One of the things I have occupied myself with whilst living in the absence of recreational use of the internet is China Mieville’s most recent novel, ‘The Iron Council’. I’ve written in the past about Mieville’s quite excellent evocation of a wholly imagined yet somehow recognisable, somehow real, place, and the philosophically alive yet thoroughly gripping plots, and I am not about to withdraw that praise. However, I will temper it. ‘The Iron Council’ just isn’t as good as either ‘The Scar’ or ‘Perdido Street Station’, and it isn’t as good because it tries to do too much. Mieville is a Marxist, and as such, is particularly interested in the philosophy of history, or at least so it seems from reading ‘The Iron Council’, which, while reasonably compelling, and generally approaching the standard of descriptive writing and characterisation as the two other Bas Lag novels, is too interested and somehow not interested enough in that topic to be as good a novel as the other two.
‘The Iron Council’ tells the story – that’s a spoiler alert, if you want one – of a kind of worker’s collective which escapes first from the grinding oppression of capitalist exploitation, then from the crushing inevitability of its annihilation by the agents of that exploitation, and finally from history altogether, if only by renouncing, in concrete form, the first two victories over its relentless slog through time. It’s not entirely clear – to me at least – what point Mieville means to make with this ending, with the preservation, in an aspic of a sort, of the revolutionary hope that the train, hurtling towards the futile hope of rescuing an already defeated rebellion, represents. Yet he does mean something by it, for it is the climax of a novel which is clearly bordering on obsession with the philosophy of history.
Now, at this point, it is probably tempting to think that the wilfully obscurantist amateur philosopher has been reading far too much into what is, after all, a genre novel. Yet one of the main characters in the novel is, I think, a personification of history: always present, always doing things, without quite ever participating in the sense that the things that are done become a kind of lived experience for him. He is a key motor of the plot, yet he is constantly absent, outside of concrete experience, Other, almost utterly, in a sense, without character, inhuman. He helps create and sustain – by defeating or, in the end, curiously stymieing opposing forces – the train and the possibilities it represents, but only be grasping, in a somehow inevitable way, at opportunities which other genuine actors have created, while the rest of the time being any one of a number of effectively interchangeable extras: either he is a myth or a nonentity, neither of which are truly real. He is not concrete enough, too elsewhere, to be in history, yet through things he does, it advances. He is history.
The other characters in the novel know this: his lover is constantly infuriated by embraces which are not joyless but somehow disengaged, as if there is something larger, greater, which strips them of their immediacy, as if they are not lived but merely passed through, however benignly. This is of course without even mentioning his acquisition of a new and unexpectedly powerful ability to shape the material world to his will, if the inscrutable thing he has could be described as a will, a characteristic of history in Marxism if there ever were one, or his role as envoy of the forces which destroy a less developed community early on in the novel.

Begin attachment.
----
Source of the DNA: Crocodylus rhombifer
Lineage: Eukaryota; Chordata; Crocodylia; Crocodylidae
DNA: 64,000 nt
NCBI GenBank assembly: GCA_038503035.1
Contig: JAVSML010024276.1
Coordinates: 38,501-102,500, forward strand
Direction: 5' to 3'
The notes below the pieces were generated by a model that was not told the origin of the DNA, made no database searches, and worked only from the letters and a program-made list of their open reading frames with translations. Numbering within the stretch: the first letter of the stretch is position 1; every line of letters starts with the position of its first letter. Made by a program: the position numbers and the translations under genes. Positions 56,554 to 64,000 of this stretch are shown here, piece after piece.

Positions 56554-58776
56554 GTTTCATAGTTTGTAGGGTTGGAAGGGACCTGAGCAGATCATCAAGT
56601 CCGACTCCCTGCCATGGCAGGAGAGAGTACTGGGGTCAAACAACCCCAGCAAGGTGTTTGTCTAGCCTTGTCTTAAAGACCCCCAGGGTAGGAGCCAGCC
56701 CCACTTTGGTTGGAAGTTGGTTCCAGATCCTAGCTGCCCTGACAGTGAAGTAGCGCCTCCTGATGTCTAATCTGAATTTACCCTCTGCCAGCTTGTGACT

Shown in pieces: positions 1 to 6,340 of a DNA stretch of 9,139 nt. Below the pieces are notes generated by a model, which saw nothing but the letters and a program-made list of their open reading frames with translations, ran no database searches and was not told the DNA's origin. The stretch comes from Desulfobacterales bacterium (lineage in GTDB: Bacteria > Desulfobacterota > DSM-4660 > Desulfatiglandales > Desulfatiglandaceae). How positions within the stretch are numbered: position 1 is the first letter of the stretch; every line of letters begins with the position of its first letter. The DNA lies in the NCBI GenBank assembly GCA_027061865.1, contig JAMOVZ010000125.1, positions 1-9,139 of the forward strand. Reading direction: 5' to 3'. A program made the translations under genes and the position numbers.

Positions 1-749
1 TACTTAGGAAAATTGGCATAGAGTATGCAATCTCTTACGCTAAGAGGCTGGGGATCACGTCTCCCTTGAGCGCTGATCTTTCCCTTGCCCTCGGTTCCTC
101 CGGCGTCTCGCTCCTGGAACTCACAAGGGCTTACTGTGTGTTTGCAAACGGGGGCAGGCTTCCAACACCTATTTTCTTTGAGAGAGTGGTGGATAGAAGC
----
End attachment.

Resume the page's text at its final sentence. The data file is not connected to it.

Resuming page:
This is at points well-done: Judah’s time with the quite alien, uncomprehending, Stiltspear, and his unease at the inevitability of their destruction by the coming railway and his participation in it, is pitched perfectly, for example. However that is not always the case. The moment where the Iron Council is frozen – Judah in the end learns to manipulate time, as he has been able to manipulate physical substance throughout the novel, and takes the train out of time – is clumsy and ill-expressed, visibly only there to make whatever point it is that Mieville is grasping at. It is this – the clumsiness and the obviousness of the philosophical points – that grates, especially when it is in such contrast to the grace and ease with which similar questions dealt with in the other two novels.
In ‘Perdido Street Station’, a crucial moment of the plot – again, that’s a spoiler alert – turns on a number of points about the nature of mind. The central thread of the plot concerns the main characters efforts to deal with a set of rather predatory creatures they accidentally released which strip-mine the minds of their victims for food. In the end, they are defeated by exploiting the fact that whilst human – and in the novel, relevantly similar sentient creatures – minds are both coldly rational calculating machines and structureless streams of magpie conscousness, they are not just the marriage of those two things: the whole is greater than, or at least different to, the sum of its parts. The novel contains characters whose minds – of we would be comfortable describing them as minds – are coldly rational calculating machines and structureless streams of magpie consciousness respectively, yet they have a life in the plot beyond the fact that they are crucial to its denouement. This just isn’t always the case in ‘The Iron Council’ – Judah is too transparent, for one thing, and the weird inevitability of the fate of the train itself is too telegraphed, too unsure of itself, most obviously – and it suffers because of that. This isn’t to say it’s not good: it’s compelling, and I had to ration myself it, to stop myself consuming it all in a couple of sittings. It’s just not as good as I’d have liked.